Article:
Africa can lead global energy utility revolution - Getty
From News

Africa can lead global energy utility revolution

Globally, traditional power utilities are dying. The blueprint for our energy future could first arrive in Africa.

AfDB president warns against Africa’s rising debt - Getty
From Analysis

AfDB president warns against Africa’s rising debt

 During the commodities supercycle, African sovereigns tapped international debt markets for the first. Now, they are harder to repay.

Anti-poaching tech takes on Africa’s poaching crisis - Getty
From Analysis

Technology takes on Africa’s poaching crisis

In 2015 alone 1,175 rhinos were poached in South Africa. Conservationists and rangers across Africa are looking to innovative technologies to combat the crisis.

maize shortage_small

Pricey maize imports strain southern Africa

As droughts sweep across southern Africa threatening the food security of millions, value chains for other industries are also under threat.

Africa’s head start on implementing Global Goals - teaser
From News

Africa’s head start on implementing global goals

 Through Agenda 2063, African states have already defined continent-wide priorities for development. This should make implementing the Sustainable Development Goals easier.

Neven Mimica
From News

SDGs, migration top agenda for Brussels development summit

Brussels will host Europe's biggest forum on global development. The migration crisis and implementing the SDGs will be top of the agenda.

More articles from TIA

From Business

South Africa avoids recession, but loses momentum

Africa’s second-largest economy has rallied just enough to avoid recession following the end of mining strikes, but outlook remains tepid and politically fractious.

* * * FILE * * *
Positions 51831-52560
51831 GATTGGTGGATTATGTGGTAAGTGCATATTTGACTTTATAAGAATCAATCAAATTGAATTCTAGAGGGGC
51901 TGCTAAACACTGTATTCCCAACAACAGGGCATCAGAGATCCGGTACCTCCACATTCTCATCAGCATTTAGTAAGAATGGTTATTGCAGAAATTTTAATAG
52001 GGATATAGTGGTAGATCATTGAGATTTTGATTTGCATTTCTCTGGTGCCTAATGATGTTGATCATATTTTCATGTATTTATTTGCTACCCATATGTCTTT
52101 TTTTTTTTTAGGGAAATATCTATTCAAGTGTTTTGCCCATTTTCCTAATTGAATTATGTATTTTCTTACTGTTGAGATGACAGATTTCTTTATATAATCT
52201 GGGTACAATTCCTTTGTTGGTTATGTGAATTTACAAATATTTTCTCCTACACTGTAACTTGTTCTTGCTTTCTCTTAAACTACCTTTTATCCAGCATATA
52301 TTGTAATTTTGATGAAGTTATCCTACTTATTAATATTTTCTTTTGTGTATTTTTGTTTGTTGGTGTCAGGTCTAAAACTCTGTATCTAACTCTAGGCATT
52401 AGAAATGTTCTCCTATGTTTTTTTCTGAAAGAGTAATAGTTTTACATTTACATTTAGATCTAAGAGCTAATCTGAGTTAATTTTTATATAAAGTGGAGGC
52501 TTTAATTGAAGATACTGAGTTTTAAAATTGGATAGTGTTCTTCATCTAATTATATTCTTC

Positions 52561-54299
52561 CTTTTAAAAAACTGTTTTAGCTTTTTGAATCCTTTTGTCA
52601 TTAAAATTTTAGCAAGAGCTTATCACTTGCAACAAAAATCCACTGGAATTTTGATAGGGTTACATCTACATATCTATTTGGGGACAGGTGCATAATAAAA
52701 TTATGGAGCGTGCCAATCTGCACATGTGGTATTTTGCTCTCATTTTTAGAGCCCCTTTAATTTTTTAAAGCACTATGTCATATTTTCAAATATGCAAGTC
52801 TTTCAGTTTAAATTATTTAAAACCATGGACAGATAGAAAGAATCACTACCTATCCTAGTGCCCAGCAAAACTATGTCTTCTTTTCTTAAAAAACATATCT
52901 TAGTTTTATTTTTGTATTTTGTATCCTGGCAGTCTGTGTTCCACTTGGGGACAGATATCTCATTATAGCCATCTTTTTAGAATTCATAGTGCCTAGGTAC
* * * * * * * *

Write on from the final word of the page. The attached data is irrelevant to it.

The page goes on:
From Business

Egypt to swap debt for more debt to keep energy companies on side

Egypt has accrued large debts to international oil and gas companies - and now plans to pay them off by borrowing even more.

Articles from The Banker

Articles from The Banker

Angola struggles to cut oil ties

After contracting in 2016, the Angolan economy is expected to make a slight recovery in line with the improvement in oil prices. However, the government has been slow to deliver the diversification that could improve the country’s fortunes further. James King reports.

Angola's banks look to rise to the challenges

Diminishing oil receipts, a threat of consolidation, a looming Basel II compliance deadline, a loss of US dollar correspondent banking relationships, a shortage of foreign capital... The challenges facing Angola's banks are many, which makes the strong performances of some in the sector all the more impressive, writes James King.

Citi EMEA chief positions for seamless Brexit

Having established a Dublin headquarters, Citi's Europe, Middle East and Africa operations are well prepared for Brexit. And a strategic overhaul four years ago tightened up its risk management, leaving it leaner and safer, as the US bank's EMEA head, Jim Cowles, tells Stefanie Linhardt.

Tripartite Free Trade Area plods along slowly in Africa

Africa’s Tripartite Free Trade Area would reduce regional tariffs and create a pan-African single market, to aid development and cash in on a growing middle class in the continent. But with member countries often belonging to multiple economic areas, progress is both complex and slow, as Kit Gillet reports.

Articles from fDi Intelligence

Articles from fDi Intelligence

UAE to impose value-added tax in 2018

Introduction of VAT has put a question mark over the UAE’s status as a tax-free haven. Natasha Turak reports.

Egypt passes long-debated investment law

Egypt has passed a new investment law following two years of negotiations, in the hope of cutting red tape. Natasha Turak reports.

Economy major focus as Rouhani wins second term in Iran

While Hassan Rouhani was returned as Iranian president with a clear margin, he faces a tough job, as high unemployment persists and foreign relations remain volatile. Natasha Turak reports.

Foreign minister looks to put Somaliland on FDI map

Saad Ali Shire, the foreign minister of 'de facto state' Somaliland, tells Timothy Conley about the difficulties of attracting investment to a country not recognised by the UN. However, deals with the likes of the UAE and Ethiopia, and FDI from Coca-Cola and DP World, show what can be achieved. 

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